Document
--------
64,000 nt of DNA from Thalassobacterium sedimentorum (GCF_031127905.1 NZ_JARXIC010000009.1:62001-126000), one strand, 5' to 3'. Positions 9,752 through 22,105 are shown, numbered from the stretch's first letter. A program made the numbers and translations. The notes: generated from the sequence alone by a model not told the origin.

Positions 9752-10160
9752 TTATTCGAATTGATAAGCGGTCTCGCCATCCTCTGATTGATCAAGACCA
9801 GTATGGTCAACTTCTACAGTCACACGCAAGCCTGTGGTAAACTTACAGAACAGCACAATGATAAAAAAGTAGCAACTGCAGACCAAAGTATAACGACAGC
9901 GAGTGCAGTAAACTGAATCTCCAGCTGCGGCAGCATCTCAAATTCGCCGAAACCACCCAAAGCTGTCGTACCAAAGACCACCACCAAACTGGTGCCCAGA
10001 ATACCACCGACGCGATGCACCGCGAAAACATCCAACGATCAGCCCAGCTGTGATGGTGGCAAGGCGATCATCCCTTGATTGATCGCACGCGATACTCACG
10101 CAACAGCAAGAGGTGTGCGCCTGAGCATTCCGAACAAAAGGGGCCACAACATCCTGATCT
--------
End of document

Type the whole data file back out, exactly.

64,000 nt of DNA from Thalassobacterium sedimentorum (GCF_031127905.1 NZ_JARXIC010000009.1:62001-126000), one strand, 5' to 3'. Positions 9,752 through 22,105 are shown, numbered from the stretch's first letter. A program made the numbers and translations. The notes: generated from the sequence alone by a model not told the origin.

Positions 9752-10160
9752 TTATTCGAATTGATAAGCGGTCTCGCCATCCTCTGATTGATCAAGACCA
9801 GTATGGTCAACTTCTACAGTCACACGCAAGCCTGTGGTAAACTTACAGAACAGCACAATGATAAAAAAGTAGCAACTGCAGACCAAAGTATAACGACAGC
9901 GAGTGCAGTAAACTGAATCTCCAGCTGCGGCAGCATCTCAAATTCGCCGAAACCACCCAAAGCTGTCGTACCAAAGACCACCACCAAACTGGTGCCCAGA
10001 ATACCACCGACGCGATGCACCGCGAAAACATCCAACGATCAGCCCAGCTGTGATGGTGGCAAGGCGATCATCCCTTGATTGATCGCACGCGATACTCACG
10101 CAACAGCAAGAGGTGTGCGCCTGAGCATTCCGAACAAAAGGGGCCACAACATCCTGATCT